Proposal to Ban New Cesspools up for Review on Maui
By Wendy Osher
The state Department of Health is proposing amendments to current laws, that if passed would prohibit the construction of new cesspools in Hawaiʻi. Department officials say the amendments are designed to protect public health and preserve natural resources.
The proposed changes will be discussed at a meeting on Maui tonight (Tuesday, Aug. 18, 2015) at 5 p.m. at the Kula Community Center; and on Molokaʻi on Thursday, Aug. 20, 2015, at 6:30 p.m. at the Kaunakakai Gym.
In June, Governor David Ige singed a bill into law, creating Act 120, which provides a temporary income tax credit for the cost of upgrading or converting a qualified cesspool to a septic system or an aerobic treatment unit system or connecting to a sewer system.
Under Act 120, a taxpayer may apply for a tax credit of up to $10,000 for each qualified cesspool. The state DOH notes that the tax credit is available for five years, starting on Jan. 1, 2016 and ending on Dec. 31, 2020.
According to the DOH, there are almost 90,000 cesspools in the State, with nearly 50,000 located on the Big Island of Hawaiʻi, almost 14,000 on Kauaʻi, more than 12,000 on Maui, over 11,000 on Oʻahu and more than 1,400 on Molokaʻi.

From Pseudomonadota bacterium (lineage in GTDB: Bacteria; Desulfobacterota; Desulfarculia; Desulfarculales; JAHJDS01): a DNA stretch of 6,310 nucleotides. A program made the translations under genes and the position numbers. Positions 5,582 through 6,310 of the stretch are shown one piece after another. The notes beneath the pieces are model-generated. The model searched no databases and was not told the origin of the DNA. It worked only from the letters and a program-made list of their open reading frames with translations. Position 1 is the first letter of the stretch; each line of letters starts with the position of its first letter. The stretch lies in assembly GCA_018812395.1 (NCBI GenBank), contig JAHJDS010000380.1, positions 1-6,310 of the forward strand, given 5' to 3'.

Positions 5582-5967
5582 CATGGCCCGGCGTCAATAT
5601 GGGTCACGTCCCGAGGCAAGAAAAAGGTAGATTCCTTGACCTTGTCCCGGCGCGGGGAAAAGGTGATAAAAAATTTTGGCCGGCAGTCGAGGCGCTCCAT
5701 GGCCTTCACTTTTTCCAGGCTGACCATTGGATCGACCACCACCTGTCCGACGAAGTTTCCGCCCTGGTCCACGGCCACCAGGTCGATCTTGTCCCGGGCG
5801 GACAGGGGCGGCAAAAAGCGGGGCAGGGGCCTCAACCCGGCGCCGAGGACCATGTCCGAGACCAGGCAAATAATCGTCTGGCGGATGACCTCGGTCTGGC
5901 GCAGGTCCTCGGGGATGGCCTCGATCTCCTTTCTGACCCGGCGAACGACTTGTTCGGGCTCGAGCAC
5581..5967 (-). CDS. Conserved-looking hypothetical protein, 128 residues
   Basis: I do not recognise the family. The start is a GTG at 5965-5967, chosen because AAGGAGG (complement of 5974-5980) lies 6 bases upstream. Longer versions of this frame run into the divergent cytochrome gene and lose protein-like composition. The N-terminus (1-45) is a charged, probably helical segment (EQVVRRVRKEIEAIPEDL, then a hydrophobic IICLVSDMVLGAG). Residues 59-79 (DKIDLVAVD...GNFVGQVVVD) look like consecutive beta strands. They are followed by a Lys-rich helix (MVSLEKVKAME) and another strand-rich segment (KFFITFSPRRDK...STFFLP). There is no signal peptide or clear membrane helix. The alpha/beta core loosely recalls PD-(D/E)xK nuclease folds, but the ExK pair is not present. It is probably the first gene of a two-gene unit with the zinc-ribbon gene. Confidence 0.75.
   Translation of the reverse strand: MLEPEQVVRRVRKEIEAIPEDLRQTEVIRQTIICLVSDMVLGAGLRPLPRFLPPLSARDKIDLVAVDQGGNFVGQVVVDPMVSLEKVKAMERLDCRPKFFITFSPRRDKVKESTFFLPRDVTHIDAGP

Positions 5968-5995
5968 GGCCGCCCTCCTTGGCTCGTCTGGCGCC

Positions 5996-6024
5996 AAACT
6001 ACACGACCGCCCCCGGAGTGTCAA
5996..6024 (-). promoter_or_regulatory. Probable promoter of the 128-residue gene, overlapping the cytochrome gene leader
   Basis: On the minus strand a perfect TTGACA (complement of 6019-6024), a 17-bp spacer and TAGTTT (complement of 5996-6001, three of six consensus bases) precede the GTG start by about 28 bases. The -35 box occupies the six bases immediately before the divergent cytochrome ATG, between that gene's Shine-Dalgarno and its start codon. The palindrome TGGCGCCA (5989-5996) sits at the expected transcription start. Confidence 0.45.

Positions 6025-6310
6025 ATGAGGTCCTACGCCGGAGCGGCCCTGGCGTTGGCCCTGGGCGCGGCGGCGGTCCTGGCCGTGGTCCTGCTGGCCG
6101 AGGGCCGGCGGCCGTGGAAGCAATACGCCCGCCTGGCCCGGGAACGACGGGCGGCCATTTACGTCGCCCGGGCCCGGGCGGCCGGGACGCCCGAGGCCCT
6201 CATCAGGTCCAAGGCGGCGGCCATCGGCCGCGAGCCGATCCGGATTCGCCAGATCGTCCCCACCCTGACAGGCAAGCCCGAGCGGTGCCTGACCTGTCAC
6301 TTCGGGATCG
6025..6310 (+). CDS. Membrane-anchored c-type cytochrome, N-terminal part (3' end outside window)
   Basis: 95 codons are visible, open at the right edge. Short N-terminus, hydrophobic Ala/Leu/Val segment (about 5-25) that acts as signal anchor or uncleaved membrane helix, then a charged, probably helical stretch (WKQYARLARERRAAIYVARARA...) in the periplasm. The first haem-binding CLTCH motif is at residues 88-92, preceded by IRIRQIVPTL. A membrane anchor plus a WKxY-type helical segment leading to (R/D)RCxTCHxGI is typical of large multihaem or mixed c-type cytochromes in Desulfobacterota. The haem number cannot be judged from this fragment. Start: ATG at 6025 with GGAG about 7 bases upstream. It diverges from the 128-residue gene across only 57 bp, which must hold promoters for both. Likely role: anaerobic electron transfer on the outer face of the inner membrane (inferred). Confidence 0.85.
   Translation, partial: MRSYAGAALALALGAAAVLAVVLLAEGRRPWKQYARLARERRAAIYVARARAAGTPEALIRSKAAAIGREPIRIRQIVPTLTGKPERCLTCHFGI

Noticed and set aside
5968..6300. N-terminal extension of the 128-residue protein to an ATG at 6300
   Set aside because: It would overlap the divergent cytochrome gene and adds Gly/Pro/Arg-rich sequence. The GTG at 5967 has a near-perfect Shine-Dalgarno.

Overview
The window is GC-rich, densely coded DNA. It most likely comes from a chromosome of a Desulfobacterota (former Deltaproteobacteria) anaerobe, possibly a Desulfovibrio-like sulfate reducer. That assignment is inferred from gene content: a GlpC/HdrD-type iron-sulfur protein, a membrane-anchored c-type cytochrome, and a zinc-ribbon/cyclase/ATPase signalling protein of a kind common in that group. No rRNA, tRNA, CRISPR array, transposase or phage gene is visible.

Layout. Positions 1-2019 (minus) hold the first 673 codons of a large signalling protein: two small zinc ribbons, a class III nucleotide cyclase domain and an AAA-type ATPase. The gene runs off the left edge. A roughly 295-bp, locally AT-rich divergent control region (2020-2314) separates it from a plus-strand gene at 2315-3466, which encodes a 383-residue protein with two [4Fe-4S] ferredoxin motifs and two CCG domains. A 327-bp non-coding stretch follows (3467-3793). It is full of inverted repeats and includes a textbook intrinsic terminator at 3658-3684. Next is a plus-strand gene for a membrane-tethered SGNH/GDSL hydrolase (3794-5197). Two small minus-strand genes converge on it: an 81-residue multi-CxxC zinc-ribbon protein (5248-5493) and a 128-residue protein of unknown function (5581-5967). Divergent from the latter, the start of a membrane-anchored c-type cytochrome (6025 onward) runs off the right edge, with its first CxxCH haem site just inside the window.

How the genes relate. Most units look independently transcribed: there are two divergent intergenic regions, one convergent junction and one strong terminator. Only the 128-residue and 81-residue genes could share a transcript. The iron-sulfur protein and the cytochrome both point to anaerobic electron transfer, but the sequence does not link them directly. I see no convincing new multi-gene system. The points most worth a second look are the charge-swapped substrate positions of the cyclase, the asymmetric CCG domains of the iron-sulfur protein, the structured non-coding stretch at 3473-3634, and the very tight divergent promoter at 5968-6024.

According to the DOH, “there are over 6,600 cesspools that are located near a drinking water source or within 200 feet of the shoreline, a wetland, or a perennial stream channel in Hawaiʻi that may qualify for an upgrade tax credit.”
The Department states that cesspools in Hawaiʻi release as much as 23,700 pounds of nitrogen and nearly 6,000 pounds of phosphorus into the ground each day which authorities say, “can degrade water quality, stimulate undesirable algae growth, and impact our coral reefs.”
In June, Maui’s state senatorial delegation praised the passage and signing of the cesspool tax credit measure saying it will provide financial support for a waste disposal issue that the state and the counties have been struggling with for years.
As the Senator whose majority of constituents reside in rural communities, Senate Majority Leader, J Kalani English, said there’s a lack of waste disposal systems within his district, and that installation in the past has been cost prohibitive. Upon passage of the measure, Sen. English released a statement saying the new incentive will help the communities maintain the integrity of nearby waters.
A concerned Upcountry resident wrote a letter to state officials saying, “I hope to sell my home in the near future and move to a larger lot, but I will be unable to sell my house do to the fact that anyone buying it will not be able to remodel it without the extra burden of replacing the septic system. This makes my property a pariah, thus unsellable for a fair market price.”
Residents wishing to weigh in on the issue are invited to the upcoming meetings to express their concerns.